The Old Ball Game

      Frank Deford

The Old Ball Game

In The Old Ball Game, Frank Deford, NPR sports commentator and Sports Illustrated journalist retells the story of an unusual friendship between two towering figures in baseball history.

At the turn of the twentieth century, Christy Mathewson was one of baseball's first superstars. Over six feet tall, clean cut, and college educated, he didn't pitch on the Sabbath and rarely spoke an ill word about anyone. He also had one of the most devastating arms in all of baseball. New York Giants manager John McGraw, by contrast, was ferocious. The pugnacious tough guy was already a star infielder who, with the Baltimore Orioles, helped develop a new, scrappy style of baseball, with plays like the hit-and-run, the Baltimore chop, and the squeeze play. When McGraw joined the Giants in 1902, the Giants were coming off their worst season ever. Yet within three years, Mathewson clinched New York City's first World Series for McGraw's team by throwing three straight shutouts...
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    Bliss, Remembered: A Novel

      Frank Deford

Bliss, Remembered: A Novel

From Publishers Weekly

Starred Review. When American swimmer Sydney Stringfellow arrives at the 1936 Berlin Olympics, she never expects to fall in love with a handsome young German, but she does. When politics separate them, she goes home to nurse her broken heart and meets Jimmy, a kind young American who restores her faith in love and marries her before being shipped off to the Pacific theater of WWII. When Horst shows up on her doorstep, though, Sydney is torn and must decide what she is willing to do for love. Told as a memoir, Deford's newest is entertaining and thought provoking. He has a superb sense of character and period, and readers will at once feel drawn into the turbulent times. The memoir device, while overused in many books, is put to excellent effect, allowing readers to easily identify with Sydney's son and interviewer, Teddy. The surprising twist will catch readers off guard but not leave them feeling cheated. This is a poignant story, utterly charming and enjoyable.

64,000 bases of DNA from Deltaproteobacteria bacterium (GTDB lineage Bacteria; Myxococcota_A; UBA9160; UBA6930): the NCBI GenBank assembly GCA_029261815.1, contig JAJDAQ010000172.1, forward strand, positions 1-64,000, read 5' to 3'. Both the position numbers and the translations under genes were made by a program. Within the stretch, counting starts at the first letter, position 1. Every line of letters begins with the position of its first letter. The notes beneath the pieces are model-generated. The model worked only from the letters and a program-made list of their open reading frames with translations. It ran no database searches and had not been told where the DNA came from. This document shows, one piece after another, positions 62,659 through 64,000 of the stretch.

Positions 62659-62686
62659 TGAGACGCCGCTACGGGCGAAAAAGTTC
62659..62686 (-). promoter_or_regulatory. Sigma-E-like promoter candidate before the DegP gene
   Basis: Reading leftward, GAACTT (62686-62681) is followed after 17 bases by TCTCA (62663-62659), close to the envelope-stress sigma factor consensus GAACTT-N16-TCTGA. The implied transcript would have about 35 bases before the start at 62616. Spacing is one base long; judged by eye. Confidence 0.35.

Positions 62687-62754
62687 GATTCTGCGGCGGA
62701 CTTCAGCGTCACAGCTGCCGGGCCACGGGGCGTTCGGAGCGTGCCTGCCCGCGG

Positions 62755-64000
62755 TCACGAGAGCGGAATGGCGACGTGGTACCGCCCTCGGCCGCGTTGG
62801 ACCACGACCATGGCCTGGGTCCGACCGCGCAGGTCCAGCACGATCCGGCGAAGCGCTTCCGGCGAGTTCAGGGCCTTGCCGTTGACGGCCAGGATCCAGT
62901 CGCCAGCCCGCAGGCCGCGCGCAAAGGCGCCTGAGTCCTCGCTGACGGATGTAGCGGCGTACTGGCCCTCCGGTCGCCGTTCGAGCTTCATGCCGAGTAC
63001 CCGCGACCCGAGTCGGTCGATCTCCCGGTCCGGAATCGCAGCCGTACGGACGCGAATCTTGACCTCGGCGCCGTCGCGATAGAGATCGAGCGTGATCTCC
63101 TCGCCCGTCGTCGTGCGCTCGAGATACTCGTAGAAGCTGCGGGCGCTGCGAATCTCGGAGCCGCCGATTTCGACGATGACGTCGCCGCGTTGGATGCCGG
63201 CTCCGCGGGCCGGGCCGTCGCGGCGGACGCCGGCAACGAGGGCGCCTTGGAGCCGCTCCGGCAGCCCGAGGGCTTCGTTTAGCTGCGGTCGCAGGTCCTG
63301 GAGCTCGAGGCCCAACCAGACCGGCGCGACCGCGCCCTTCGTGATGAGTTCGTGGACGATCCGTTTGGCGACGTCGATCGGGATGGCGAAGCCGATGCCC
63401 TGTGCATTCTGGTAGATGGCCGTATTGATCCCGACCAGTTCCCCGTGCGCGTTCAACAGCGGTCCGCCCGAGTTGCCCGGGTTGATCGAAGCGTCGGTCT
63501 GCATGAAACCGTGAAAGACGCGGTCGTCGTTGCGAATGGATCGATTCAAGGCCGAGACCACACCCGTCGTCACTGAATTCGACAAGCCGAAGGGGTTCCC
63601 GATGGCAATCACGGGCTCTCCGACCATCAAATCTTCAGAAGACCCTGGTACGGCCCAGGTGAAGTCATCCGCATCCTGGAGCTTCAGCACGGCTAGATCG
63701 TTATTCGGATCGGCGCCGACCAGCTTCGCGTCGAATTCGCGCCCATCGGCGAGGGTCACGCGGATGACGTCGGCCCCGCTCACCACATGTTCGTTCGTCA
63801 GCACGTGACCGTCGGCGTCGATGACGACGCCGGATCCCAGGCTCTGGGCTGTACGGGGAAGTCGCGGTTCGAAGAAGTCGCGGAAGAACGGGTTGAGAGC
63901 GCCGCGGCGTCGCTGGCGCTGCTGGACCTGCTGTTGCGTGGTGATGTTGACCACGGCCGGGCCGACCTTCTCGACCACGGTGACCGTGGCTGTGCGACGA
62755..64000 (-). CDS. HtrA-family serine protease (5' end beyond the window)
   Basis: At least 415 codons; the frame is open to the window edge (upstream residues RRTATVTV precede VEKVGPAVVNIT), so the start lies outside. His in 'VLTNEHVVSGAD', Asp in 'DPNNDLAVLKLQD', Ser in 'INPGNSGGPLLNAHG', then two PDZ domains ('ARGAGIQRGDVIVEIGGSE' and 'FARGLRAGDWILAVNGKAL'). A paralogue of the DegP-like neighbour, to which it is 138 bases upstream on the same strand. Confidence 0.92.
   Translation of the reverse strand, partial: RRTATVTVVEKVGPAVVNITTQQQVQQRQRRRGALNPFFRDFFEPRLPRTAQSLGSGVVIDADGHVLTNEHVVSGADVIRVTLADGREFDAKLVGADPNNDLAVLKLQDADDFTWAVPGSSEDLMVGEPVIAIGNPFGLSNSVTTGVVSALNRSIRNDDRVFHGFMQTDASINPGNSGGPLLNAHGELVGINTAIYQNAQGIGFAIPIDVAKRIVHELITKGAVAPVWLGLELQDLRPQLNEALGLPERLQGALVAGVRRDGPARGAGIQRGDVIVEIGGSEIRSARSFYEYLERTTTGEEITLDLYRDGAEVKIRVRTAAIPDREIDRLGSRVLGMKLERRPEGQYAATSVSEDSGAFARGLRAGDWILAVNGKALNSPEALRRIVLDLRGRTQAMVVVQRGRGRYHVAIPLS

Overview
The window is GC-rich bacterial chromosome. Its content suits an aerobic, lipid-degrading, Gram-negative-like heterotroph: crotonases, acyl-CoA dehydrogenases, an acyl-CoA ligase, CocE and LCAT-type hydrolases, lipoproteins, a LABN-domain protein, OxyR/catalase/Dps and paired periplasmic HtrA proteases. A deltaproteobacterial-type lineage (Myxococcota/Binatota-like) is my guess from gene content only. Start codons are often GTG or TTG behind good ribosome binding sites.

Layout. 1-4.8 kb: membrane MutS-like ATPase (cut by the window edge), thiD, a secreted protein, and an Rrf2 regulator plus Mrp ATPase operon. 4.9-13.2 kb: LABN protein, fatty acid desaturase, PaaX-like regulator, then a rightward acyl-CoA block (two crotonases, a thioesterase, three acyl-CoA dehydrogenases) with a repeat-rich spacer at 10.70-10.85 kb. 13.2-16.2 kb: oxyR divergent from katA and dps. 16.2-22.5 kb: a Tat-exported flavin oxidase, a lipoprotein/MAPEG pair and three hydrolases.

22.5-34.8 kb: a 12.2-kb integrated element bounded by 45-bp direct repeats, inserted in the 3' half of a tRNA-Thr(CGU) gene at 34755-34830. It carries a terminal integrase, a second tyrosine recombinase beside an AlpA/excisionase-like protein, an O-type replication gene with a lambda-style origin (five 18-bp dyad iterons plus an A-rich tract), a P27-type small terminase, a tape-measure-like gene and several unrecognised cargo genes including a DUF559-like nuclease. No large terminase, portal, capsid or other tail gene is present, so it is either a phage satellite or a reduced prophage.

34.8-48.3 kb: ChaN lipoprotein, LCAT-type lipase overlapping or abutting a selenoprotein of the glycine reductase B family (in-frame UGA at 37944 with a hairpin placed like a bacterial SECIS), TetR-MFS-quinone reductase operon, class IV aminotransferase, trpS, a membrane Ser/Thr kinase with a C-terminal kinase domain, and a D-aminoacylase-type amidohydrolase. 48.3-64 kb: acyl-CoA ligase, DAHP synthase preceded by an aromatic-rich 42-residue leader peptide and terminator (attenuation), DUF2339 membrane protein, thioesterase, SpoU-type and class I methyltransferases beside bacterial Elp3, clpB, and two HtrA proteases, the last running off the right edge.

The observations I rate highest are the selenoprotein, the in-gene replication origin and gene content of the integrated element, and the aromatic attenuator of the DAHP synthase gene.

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From Booklist

This book sounds so simple: Sydney Stringfellow, nearing death, sits her son down and tells him about a special, long-ago time of her life. But Deford’s beautifully written novel is a bit more complex than that. It introduces us to two Sydneys, the elderly-but-sprightly woman dying of cancer and the teenage girl, graceful and naive, who decided, against pretty tall odds, that she would swim for her country in the 1936 Berlin Olympics. This is one of those novels that defies categorization. There’s romance in it, but it’s not a love story. It’s set, partly, against the backdrop of a world war, but it’s not a war story. There is heartrending tragedy, but it’s not a tragedy. The story doesn’t fully reveal itself until the end, when Deford ties all the threads together, showing us finally what he’s been building before our eyes. This multilayered, finely crafted, and elegantly constructed novel will appeal both to readers of historical fiction and to those who crave any kind of writing that is genuinely inspiring. --David Pitt

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